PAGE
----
Labour policy under fire from Hort NZ:
The Labour’s Party proposed immigration policy has come under fire from the horticulture sector which says it would make life more difficult for growers employing foreign workers.
Horticulture New Zealand chief executive Peter Silcock said if Labour’s new immigration policy was implemented it would penalise growers using the Recognised Seasonal Employer (RSE) scheme.
He said they would have to pay foreign workers more than local ones – and pay for their accommodation too.
“Those people (under the RSE scheme) are only brought in when we can prove that there are no New Zealanders to do the work, so we’re concerned it’s going to penalise people who are growing their businesses just because there are not New Zealanders available,” he said. . .
Lower dairy commodity prices and higher interest rates drive down farmer confidence:
Results at a Glance
• New Zealand farmer confidence dropped significantly, led down by a slide in dairy farmer confidence. Higher interest rates also tempering sentiment.
• Beef and sheep farmer confidence, however, rose to three-year high.
• Dairy producers concerned about falling commodity prices and the exchange rate, while sheep and beef farmers buoyed by improving prices.
• Investment intentions remain stable.
• 82 per cent of farmers consider that they are implementing best practices for environmental sustainability in their business.
• Only 50 per cent of farmers considering farm succession have formal plans in place. . . .
Sustainable farming protects economic skeleton:
Agriculture is not only the backbone of our economy, it is also its entire skeleton, Ballance Agri-Nutrients Chairman David Peacocke told the Ballance Farm Environment Awards national sustainability showcase last week.
“To support our economy’s growth and our country’s growth, we need to look after those bones. That work starts with us as farmers on the land, but it also needs good working partnerships with regional councils and with local and central government so we can increase productivity and profitability and still safeguard our agricultural future.” . . .
New Meat & Fibre Executive:
Federated Farmers Meat and Fibre Executive have elected their new Chairperson, Rick Powdrell, and consequently elected to the Federation’s Board.
“It is with great pleasure that I hand over the reigns to Rick Powdrell, who has been my vice-Chair for the past year. I would also like to congratulate Sandra Faulkner, as the new vice-Chairperson, the re-election of Chris Irons, and to our two new executive members, Michael Salvesen and Miles Anderson.” says Jeanette Maxwell, Federated Farmers outgoing Meat & Fibre Chairperson.
“The new Meat & Fibre Executive have all been active members of the Federation’s Meat & Fibre Council, and I would like to congratulate them all on their well deserved appointments,” said Mrs Maxwell. . . .
Federated Farmers Dairy elects new executive:
It’s goodbye from him and hello from me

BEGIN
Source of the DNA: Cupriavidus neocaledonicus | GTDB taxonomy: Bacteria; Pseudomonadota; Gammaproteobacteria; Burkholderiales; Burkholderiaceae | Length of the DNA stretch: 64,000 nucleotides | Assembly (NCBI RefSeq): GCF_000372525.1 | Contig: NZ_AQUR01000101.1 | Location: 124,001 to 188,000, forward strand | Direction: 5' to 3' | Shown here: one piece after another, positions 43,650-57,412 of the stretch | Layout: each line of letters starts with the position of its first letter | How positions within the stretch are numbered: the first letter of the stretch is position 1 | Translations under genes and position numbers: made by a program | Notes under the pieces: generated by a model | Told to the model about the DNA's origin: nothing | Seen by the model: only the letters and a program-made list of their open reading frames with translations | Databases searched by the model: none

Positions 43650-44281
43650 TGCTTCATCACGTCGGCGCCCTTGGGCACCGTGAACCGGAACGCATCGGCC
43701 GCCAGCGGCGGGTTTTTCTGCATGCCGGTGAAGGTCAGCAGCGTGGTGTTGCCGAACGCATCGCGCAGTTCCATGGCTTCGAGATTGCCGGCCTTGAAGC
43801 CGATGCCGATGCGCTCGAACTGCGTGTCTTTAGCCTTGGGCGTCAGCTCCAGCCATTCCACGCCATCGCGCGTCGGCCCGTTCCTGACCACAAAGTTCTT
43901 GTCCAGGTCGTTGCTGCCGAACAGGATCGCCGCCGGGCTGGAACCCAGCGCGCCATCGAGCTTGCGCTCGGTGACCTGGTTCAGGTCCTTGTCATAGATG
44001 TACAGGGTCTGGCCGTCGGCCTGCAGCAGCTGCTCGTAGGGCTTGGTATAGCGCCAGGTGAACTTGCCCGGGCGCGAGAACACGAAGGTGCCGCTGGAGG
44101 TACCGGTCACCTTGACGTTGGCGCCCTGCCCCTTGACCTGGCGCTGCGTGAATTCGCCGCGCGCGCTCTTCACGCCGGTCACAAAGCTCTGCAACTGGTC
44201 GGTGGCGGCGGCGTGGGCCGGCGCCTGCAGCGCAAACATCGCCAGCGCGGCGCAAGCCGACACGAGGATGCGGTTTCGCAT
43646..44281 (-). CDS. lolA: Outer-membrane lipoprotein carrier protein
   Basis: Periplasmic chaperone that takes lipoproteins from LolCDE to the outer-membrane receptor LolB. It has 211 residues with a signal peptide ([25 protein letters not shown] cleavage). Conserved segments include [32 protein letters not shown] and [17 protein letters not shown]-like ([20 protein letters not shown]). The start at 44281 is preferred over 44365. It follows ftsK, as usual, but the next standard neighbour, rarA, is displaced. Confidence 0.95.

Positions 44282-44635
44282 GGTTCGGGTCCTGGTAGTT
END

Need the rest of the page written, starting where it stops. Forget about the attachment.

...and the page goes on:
Federated Farmers’ Dairy Industry Group has elected Fielding farmer Andrew Hoggard as its new chairperson. The Federation’s dairy council also elected Waikato’s Chris Lewis to be one of two vice-chairpersons, joining Kevin Robinson who was reconfirmed in that role.
“I am stoked dairy farmers have placed their faith in me,” says Andrew Hoggard, Federated Farmers new Dairy chairperson.
“Willy has been a great leader and it is comforting to know he’s just at the end of the telephone.
“The challenges and arguments about dairy have grabbed the headlines but this has masked many of the good things dairy farmers are doing. . .
July marks final countdown for cattle in NAIT transition:
Farmers have one year left to make sure all cattle are tagged and registered with NAIT.
“We are entering the final 12 months of NAIT’s three-year transition for cattle. By 1 July 2015, all stock should be tagged and registered in the NAIT database,” said Dan Schofield, Acting NAIT and Farm Operations Manager.
This includes cattle that were born before the NAIT scheme became mandatory on 1 July 2012. Cattle born since July 2012 must be tagged within six months of birth, or before they are moved off farm, whichever comes first. . . .
Safety And Quality First for Forestry – Changes announced for national forestry training qualifications:
A review of qualifications for forestry workers led by industry training organisation Competenz has resulted in new qualifications being developed with an increased focus on health and safety, and environmental protection and quality.
The New Zealand Certificates, to be launched later this year, will give more weight to essential knowledge like health and safety and quality. They also increase the focus on supervisory and crew management skills.
Competenz’s newly appointed national manager, Mark Preece, says the organisation has closely collaborated with contractors, workers, forest owners, trainers and assessors throughout the country to develop the new qualifications. . . .
New Zealand’s Multi- Million Dollar Bee Industry Moving Towards One Body:
The country’s bee industry could soon be represented by one body, following a mandate given at the NZ Apiculture Industry conference last week.
“I recognised a clear indication from the both the floor at the conference and the AGM for the NBA to explore the value in uniting with other industry stakeholders in the formation of a single representative industry body,” says NBA President Ricki Leahy.
“For us to get results it is important that all the different categories within the industry such as commercial beekeepers, hobbyists, exporters, packers, and researchers and others, speak with one, united, clear voice, and that we are all on the same page when talking to government.”
Meanwhile Federated Farmers Bees agrees. . .